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#16
(05-15-2019, 02:20 PM)fredtoast Wrote: System in college does make a big difference in how quickly a player adjusts to the NFL. But every college player has a learning curve. College coaches can only work with players a few hours a week a few weeks a year. I'd guess that a full time NFL player spends more time working on football in one year than he does in 4 years of college.

Yep. I'm friends with some trainers that have trained college guys that go to the NFL. I'll see the player in college and he's big and strong. Then 2 years later after being in the Pros, he'll come back and he'll have gained like 10-20 lbs of muscle and lost fat and upped his lifts by insane numbers.

Any I ask the trainers how that happens. They basically say that in the Pros...that's all you do. You workout/you recover. In college, you have classes. Maybe not the best quality food in some cases. Parties. The trainers are limited on how much time they get with the players so they scale down the lifting program. (It's mainly presses, squats, deadlifts...then maybe another exercise or two for mobility.)

I think some guys get by on sheer freakish athleticism or strength in college too where they may just be superior. Maybe they don't have to learn technique as much. Then, they get to the Pros and they lose that edge.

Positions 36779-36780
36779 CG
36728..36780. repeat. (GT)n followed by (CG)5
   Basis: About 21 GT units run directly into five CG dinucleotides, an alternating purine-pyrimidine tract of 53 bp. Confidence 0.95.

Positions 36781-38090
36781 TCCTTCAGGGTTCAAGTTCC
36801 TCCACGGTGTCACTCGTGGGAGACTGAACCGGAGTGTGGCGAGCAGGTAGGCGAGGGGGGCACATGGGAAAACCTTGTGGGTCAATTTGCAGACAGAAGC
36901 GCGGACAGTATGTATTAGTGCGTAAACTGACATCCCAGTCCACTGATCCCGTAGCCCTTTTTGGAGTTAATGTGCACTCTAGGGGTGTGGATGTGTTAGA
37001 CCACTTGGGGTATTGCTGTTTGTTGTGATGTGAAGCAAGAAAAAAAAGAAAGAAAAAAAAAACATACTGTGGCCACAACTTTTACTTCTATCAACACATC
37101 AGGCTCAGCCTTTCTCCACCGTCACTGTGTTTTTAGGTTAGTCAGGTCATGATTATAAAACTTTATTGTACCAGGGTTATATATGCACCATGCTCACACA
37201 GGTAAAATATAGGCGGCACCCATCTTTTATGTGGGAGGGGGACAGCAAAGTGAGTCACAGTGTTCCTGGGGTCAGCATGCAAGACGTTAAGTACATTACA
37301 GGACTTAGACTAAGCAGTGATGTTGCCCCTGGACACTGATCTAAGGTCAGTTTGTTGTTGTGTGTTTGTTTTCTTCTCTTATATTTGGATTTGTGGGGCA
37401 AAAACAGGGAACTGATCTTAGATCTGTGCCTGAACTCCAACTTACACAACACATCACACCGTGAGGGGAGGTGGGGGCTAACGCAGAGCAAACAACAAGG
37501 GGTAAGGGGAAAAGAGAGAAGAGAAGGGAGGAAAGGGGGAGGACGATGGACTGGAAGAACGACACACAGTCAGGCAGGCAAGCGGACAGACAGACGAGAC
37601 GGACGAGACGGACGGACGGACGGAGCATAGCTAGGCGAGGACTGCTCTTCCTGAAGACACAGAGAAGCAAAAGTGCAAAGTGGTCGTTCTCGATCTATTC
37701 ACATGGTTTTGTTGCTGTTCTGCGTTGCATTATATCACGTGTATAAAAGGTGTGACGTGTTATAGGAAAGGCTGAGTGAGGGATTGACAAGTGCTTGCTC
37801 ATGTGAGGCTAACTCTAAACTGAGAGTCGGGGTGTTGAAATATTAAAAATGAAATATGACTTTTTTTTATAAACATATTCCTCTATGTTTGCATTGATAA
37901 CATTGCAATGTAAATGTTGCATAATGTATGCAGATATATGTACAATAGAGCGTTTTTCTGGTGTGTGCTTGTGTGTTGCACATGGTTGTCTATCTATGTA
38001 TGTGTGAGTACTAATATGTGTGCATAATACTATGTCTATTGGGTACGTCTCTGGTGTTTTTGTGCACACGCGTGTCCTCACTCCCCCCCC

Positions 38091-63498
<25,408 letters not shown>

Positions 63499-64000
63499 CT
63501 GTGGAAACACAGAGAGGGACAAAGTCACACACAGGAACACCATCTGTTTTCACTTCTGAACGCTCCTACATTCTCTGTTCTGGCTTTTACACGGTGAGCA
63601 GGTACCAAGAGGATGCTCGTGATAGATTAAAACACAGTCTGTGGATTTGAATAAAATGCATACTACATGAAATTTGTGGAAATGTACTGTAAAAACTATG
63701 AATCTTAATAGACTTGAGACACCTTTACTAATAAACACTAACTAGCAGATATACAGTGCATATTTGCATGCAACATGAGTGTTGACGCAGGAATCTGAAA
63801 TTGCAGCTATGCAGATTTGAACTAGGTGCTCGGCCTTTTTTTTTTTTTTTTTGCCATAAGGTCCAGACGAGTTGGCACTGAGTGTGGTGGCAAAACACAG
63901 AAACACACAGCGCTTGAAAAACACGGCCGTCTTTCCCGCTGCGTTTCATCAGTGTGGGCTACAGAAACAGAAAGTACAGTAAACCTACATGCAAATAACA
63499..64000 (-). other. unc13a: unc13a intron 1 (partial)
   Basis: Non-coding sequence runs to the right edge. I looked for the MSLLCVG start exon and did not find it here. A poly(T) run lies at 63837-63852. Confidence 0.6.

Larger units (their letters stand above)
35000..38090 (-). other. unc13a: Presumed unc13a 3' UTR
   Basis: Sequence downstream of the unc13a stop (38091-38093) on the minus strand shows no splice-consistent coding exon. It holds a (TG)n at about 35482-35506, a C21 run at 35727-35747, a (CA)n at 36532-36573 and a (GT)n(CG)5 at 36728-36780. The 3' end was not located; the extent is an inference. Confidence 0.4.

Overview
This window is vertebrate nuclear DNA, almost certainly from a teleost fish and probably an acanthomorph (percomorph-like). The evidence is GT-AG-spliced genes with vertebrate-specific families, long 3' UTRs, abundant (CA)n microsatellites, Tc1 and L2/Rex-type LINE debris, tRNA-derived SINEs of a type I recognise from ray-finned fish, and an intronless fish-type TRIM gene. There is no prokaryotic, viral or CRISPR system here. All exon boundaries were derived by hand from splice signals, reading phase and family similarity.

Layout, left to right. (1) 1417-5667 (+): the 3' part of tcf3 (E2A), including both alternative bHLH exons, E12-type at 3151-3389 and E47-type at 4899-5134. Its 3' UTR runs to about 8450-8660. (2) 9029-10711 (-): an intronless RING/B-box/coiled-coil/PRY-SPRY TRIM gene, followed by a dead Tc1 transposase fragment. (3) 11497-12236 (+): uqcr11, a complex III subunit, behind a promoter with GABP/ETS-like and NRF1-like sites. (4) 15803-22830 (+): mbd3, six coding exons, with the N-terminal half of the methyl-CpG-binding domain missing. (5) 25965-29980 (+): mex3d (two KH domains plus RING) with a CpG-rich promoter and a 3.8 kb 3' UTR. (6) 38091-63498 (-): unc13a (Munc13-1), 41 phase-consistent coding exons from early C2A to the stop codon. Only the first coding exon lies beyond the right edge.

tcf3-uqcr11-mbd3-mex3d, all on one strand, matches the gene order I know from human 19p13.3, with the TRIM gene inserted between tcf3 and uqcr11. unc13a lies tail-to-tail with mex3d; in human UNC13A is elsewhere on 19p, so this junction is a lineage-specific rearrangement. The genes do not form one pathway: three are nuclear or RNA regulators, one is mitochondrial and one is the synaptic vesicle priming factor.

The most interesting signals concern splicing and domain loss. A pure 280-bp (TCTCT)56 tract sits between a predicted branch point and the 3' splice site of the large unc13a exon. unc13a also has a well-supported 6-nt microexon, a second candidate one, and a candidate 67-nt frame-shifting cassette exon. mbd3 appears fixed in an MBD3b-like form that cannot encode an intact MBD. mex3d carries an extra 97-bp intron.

I sometimes feel like Ross is adjusting to that in the Pros. He's still really fast and athletic, but so are the DB's and he has to get that mental edge. IF he can get that to click...I think he could take off.
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#17
(05-14-2019, 05:00 PM)BFritz21 Wrote: NFL Live was interviewing Taylor today and they asked him about an expert's opinion that the NFL is five years behind college football, and Taylor agreed.

That got me pumped up because we're always talking about how Marvin lacked creativity, game planning, game management, and just overall understanding of how to run an NFL team, and now we have a guy that has been coaching with a mindset that is ahead of all of the coaches that he'll be coaching against!

Taylor's vision for this team has me excited and I'm understanding why players like AJ are excited!

I'm pumped to have a coach with an advanced thought process and the kind of energy and vision that we need!

I'm so excited to see all of the new things that he'll bring on offense and how he'll better utilize our talent.  I'm excited because I think we'll move the ball more and it will bring more big plays!

It's going to be a great season!

The guy who made the original statement is Andy Reid.

The NFL is behind because of its own stubbornness.  The NFL was always ahead of colleges but that changed and the league resisted.  But now that there are teams using college systems and rolling up crazy numbers, eventually, everybody will be doing it.
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#18
(05-15-2019, 03:14 PM)McC Wrote: The guy who made the original statement is Andy Reid.